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-All God’s Creatures-


Funerals held in the countryside are my favorite. I love the mountains, and all of outdoors for that matter. One hot summer day we were to have interment in an old family cemetery. The plot was located high in the mountains, and was surrounded by the beauty of farms. The pace in the hills slows to a creep, and I relish the feelings of warmth the people from these communities possess.

I arrived before the procession with the flowers, my job was to quickly set up the flowers, move the flower van out of the way, and direct the procession in to the grassy parking area from the winding mountain road. As I was setting up the flowers I noticed I was being watched from afar. Black Angus cattle had taken an interest in my task and were making their way up the hill slowly, to investigate what I was doing. The grave was in the corner of the cemetery, and the post holding the tent over the grave was lashed to the fence post dawned with barbed wire holding the cattle in their pasture. The cattle arrived at the grave at the same time as the procession. They approached the fence watching as the cars pulled into the grassy meadow now being used for parking, and stood there chewing as the pallbearers carried the casket to the lowering device. Once the casket was in place the family was seated and the friends gathered around for the beginning of the committal service. If somebody was standing back a bit the scene must have looked pretty odd; the casket was there, family seated, friends all gathered around the grave, flowers arranged, and a joining fence lined with twelve or so curious, chewing, tail swishing cows all within reach of the crowd, eyeing the fresh cut flowers with anticipation. The people attending the service paid little to no attention to the large black-eyed guests as the preacher soothed the crowd with scripture.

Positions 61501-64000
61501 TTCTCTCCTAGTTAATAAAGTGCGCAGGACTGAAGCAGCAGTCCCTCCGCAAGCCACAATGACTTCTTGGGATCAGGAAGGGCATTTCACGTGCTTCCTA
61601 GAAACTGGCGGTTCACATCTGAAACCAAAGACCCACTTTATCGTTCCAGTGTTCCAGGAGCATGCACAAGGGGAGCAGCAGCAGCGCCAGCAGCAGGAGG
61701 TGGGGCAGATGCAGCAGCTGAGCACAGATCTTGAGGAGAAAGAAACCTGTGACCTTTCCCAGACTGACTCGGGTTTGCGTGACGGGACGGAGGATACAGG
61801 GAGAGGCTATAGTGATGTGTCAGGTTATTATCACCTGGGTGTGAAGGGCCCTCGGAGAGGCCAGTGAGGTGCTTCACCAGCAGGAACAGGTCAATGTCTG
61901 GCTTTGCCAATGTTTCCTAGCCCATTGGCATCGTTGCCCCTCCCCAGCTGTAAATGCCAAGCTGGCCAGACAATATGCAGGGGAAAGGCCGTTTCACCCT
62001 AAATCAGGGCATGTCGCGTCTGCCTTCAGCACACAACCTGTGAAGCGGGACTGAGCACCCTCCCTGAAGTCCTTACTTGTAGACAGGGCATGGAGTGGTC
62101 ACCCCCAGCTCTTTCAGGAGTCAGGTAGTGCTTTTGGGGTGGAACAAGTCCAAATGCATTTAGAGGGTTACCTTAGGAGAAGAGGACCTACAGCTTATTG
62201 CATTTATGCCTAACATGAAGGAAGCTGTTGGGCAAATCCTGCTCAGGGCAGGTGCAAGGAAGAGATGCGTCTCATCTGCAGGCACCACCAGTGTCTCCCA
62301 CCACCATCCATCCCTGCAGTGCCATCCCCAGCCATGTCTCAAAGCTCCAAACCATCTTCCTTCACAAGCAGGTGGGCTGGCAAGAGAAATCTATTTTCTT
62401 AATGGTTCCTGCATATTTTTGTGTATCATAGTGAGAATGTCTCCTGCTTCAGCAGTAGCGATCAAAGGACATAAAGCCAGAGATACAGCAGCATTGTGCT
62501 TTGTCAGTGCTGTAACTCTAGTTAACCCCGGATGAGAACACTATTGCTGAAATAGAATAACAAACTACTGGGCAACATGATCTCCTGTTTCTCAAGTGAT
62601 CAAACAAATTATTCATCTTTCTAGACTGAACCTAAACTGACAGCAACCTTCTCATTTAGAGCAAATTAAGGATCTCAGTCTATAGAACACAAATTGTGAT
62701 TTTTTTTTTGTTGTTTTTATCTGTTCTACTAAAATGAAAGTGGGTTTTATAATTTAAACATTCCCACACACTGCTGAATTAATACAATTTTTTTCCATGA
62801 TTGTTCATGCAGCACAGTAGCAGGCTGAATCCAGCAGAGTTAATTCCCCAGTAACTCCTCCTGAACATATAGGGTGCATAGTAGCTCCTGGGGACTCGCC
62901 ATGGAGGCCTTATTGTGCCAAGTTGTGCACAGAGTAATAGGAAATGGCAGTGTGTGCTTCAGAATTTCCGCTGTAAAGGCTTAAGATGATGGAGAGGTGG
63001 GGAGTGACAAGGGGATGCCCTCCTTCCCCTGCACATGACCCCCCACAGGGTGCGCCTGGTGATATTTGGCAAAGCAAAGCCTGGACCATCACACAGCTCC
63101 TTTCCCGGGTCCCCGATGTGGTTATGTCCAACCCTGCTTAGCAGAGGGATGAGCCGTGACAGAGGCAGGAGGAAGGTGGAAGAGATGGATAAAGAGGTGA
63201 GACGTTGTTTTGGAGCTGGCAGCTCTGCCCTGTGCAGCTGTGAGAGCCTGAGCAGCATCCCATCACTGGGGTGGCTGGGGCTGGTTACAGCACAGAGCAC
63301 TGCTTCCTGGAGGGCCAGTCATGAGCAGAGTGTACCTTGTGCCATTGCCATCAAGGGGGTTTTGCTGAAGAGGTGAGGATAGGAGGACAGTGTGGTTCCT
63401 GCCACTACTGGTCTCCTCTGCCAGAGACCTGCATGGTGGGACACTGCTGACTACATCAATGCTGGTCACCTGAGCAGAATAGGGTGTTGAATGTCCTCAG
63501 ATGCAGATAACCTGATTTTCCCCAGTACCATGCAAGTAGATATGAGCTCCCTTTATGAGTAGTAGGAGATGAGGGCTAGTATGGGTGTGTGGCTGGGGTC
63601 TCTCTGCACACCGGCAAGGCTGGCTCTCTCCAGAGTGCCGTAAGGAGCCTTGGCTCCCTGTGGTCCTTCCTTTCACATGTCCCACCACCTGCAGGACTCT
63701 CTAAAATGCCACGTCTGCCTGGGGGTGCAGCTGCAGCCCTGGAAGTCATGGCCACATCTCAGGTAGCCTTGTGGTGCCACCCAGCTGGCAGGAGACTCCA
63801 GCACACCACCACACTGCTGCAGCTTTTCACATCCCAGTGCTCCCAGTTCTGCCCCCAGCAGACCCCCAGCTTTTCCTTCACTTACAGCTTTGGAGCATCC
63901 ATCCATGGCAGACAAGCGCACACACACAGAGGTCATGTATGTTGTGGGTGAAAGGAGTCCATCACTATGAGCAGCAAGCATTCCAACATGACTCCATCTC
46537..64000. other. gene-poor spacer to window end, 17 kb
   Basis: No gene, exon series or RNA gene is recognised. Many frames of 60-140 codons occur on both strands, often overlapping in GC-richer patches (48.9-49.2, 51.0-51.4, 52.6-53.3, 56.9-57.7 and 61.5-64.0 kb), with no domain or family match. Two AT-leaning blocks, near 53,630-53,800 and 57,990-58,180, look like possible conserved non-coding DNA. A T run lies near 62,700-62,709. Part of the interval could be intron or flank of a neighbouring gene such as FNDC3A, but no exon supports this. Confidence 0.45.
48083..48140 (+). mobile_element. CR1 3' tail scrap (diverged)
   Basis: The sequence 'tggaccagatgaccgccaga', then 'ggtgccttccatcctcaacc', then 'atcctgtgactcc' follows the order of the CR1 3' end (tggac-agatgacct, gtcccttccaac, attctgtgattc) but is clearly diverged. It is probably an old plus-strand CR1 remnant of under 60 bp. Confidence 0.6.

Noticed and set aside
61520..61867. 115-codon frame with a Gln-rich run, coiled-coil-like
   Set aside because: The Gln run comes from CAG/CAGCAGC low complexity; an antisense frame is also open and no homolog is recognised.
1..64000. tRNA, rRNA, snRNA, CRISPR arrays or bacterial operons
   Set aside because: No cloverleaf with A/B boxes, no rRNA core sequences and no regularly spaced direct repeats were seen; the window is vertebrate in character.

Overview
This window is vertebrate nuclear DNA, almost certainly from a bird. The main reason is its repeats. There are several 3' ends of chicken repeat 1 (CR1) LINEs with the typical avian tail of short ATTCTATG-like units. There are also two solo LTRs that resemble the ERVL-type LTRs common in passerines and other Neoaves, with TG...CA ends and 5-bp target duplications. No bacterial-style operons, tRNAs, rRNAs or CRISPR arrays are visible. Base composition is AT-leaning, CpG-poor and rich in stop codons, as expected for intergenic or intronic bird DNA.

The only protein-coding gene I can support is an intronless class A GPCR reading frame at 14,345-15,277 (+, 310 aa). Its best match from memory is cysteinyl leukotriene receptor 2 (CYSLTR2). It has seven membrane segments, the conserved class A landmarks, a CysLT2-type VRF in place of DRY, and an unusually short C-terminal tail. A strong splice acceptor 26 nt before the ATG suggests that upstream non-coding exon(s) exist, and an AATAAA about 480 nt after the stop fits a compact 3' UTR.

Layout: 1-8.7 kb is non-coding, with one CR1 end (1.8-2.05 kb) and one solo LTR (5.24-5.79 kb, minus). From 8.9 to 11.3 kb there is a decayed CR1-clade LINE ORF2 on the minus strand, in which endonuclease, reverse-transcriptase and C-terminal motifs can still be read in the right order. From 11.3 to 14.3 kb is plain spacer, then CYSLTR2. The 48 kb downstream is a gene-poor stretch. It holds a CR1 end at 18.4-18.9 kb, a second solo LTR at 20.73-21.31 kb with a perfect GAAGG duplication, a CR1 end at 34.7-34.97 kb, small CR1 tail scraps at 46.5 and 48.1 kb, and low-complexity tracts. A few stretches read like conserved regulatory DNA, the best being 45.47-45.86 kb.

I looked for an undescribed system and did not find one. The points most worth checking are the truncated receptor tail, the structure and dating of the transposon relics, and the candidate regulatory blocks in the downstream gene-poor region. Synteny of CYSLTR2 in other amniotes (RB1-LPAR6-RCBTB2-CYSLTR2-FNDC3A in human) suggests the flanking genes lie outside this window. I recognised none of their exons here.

Now this particular preacher was well know by the funeral staff for being one to read every word of his funeral and committal service. Even the words he used to pray for, and eulogize the deceased were thought of in advance and penned. This committal was no exception, as he shuffled his papers he read aloud. He had reached the point of the final prayer, all heads were bowed, and all eyes shut as he read aloud a very poetic prayer for the family. He was doing just fine until one of the uninvited guest standing directly behind him decided to reach over the fence to sample some of the lovely summer flowers that had been placed just out of it’s reach. The cow, frustrated with being unable to reach the tantalizing treat, ‘goosed’ the unsuspecting minister from behind with its nose. Surprised by this sensation of admiration from the huge creature the preacher lost grip of the last page of his prayer. The gentle breeze caught the small leaflet of paper and it floated like a leaf, gently swaying from side to side until it disappeared, right in-between the casket and the edge of the grave. The clergyman looked at me quickly with a look of “now what do I do” on his face. I quietly cleared my throat and spoke out loud ”Amen.” “Amen” the congregation acknowledged, and I motioned the preacher to receive the family. Later standing in the cemetery the young clergyman joked a bit with me, “you bailed me out, I froze” and we both laughed over the situation. A few weeks later I was working a service with the same minister, and as we got out of the cars at the cemetery he said “look here” holding up a brand new leather binder “I’m cow proof.”